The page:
Wednesday, 23 August 2023 12:55

Danish co-op starts scope three incentive payments

Written by  Sudesh Kissun
Arla will pay farmer suppliers over $4 billion until 2030 in incentive payments to reduce scope 3 emissions. Arla will pay farmer suppliers over $4 billion until 2030 in incentive payments to reduce scope 3 emissions.

Danish co-op Arla is now paying a monthly incentive to its farmer shareholders for sustainability efforts.

Arla says it intends to pay farmer suppliers over $4 billion until 2030 in incentive payments to reduce scope 3 emissions.

Arla’s scope 3 target is to reduce carbon dioxide emission by 30% by the end of 2030.

Fonterra is talking to its farmer shareholders about setting scope 3 targets.

Arla says its farmers suppliers are rewarded for climate activities and other sustainability efforts being made on their farms, using a datadriven and science-based points system.

It says farmers have implemented more activities than first anticipated and, based on the current level, Arla stands to pay out $4b until the end of 2030 for farmers’ sustainability activities. The cooperative has, however, earmarked a bigger amount as it expects its farmer owners to raise the bar significantly higher.

Last year, Arla introduced its new groundbreaking Sustainability Incentive model which rewards farmers for the climate and environment-enhancing initiatives they undertake.

It says farmers who do the most for climate and environment will receive the highest price for their milk. And consequently, the consumers are guaranteed that a part of the price they pay for Arla’s products helps reward and motivate a faster transition to more sustainable dairy farming.

Arla has earmarked up to $900,000 each year to reward and motivate farmers, of which almost $600,000 is now activated.

Arla chief executive Peder Tuborgh says he has been looking forward to this day.

“The Sustainability Incentive is a large step towards linking economy and climate and nature improvements on farm.

“Arla’s unique point system makes it possible for us to reward our owners and thus contribute to their large investments in sustainability.

“At the same time, we strengthen the farmers’ motivation to implement the initiatives necessary for our cooperative to reach its ambitious climate goals for 2030,” says Tuborgh.

In 2022 alone, Arla farmers across seven countries reduced their carbon dioxide emissions from their milk by more than 2%.

Data from Arla’s Climate Check on the farms shows this. Among other things, this has happened because the farmers have produced and used feed more efficiently, used less fertiliser, improved their manure storage, reduced energy consumption and shifted to more renewable electricity.

When Arla introduced the Sustainability Incentive model, the dairy company expected farmers to achieve an average of 39 points out of a possible 80 in the new point system. However, the first inventory shows that the average farmer has achieved 48 points based on the initiatives registered by the end of June 2023.

The 48 points mean that across seven countries Arla pays out an average of 3c/kgMS to its farmer owners through the Sustainability Incentive. On top of this is another 1.8c/kgMS for submitting the Climate Check data that is required in order to take advantage of the Sustainability Incentive. For an average Arla farm with annual milk production of 1.6 million kgMS, the two amounts in total equal close to $73,000 a year.

Jan Toft Nørgaard FBTW

Arla Foods chair Jan Toft Nørgaard.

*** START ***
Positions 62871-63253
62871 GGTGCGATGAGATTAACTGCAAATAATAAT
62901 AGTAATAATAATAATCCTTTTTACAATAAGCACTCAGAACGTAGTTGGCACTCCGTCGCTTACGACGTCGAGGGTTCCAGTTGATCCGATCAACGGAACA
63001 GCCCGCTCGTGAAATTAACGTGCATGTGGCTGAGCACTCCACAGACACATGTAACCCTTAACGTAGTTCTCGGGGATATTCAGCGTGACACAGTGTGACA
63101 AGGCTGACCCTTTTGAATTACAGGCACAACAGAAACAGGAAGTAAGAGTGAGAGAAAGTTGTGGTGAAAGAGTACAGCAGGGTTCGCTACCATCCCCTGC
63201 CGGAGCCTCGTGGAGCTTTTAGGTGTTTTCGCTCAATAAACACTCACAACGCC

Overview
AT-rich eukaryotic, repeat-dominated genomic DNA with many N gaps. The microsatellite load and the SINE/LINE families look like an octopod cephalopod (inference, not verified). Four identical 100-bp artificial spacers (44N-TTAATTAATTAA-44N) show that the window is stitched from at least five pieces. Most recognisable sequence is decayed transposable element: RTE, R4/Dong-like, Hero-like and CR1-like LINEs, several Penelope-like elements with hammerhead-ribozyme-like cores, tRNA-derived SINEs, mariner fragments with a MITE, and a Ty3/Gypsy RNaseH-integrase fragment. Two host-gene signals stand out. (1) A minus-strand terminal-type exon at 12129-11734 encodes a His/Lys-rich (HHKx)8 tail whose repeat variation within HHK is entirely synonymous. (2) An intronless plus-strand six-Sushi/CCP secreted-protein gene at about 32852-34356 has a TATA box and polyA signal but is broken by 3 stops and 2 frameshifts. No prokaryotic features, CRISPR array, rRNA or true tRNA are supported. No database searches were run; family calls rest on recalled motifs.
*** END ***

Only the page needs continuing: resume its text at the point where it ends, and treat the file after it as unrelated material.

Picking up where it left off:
Great Farmer Commitment

Arla Foods chair Jan Toft Nørgaard says its owners are working determinedly to reduce emissions on their farm.

“There is a great commitment in our cooperative to show our consumers, our industry and society in general that we as Arla farmers are able to produce milk with an increasingly smaller footprint on climate and nature.

“It is a significant effort for the individual farmer; however, many are well on their way and together we can motivate each other - through a financial incentive using our new points-based model.

“I am excited to watch the level going forward, because with this large engagement we will be able to move really far in a short period of time.”

More like this

Govt exempts farmers from ETS

The Government's decision to keep agriculture out of the New Zealand emissions trading scheme (ETS) has been roundly applauded by farmers.

Science helping prevent mastitis, reduce emissions

Building on their groundbreaking work in mastitis prevention, FIL, a subsidiary of GEA Farm Technologies New Zealand, is collaborating with Farm Medix to introduce innovative solutions to enhance milk quality, improve profitability, and combat anti-microbial resistance (AMR).

ASB and Pāmu partner to future-proof businesses

ASB and Pāmu are joining forces with a new Sustainable Progress Initiatives programme designed to accelerate industry-good projects with social and environmental benefits for New Zealand’s agricultural sector.


Donated tractors welcome news

When Cyclone Gabrielle hit in February 2023, it left an estimated $13.5 billion worth of damage across New Zealand.

More choice with new distribution deal

Having taken over from the previous distributor, who represented the brand for two decades, Landini New Zealand marks the beginning of a new distribution deal with Norwood, with a first look at Fieldays.


Machinery & Products

Blender backs agri-tech startups

Product design and development consultant Blender says as part of its commitment to fostering innovation in agriculture and technology, it’s…

» Latest Print Issues Online

Milking It

Rural travel

OPINION: It seems ‘rural travel’ is getting very expensive these days.

Oat dear!

OPINION: A global plant-based milk company has confirmed it is not going ahead with its first UK factory.

» Connect with Dairy News

» eNewsletter

Subscribe to our weekly newsletter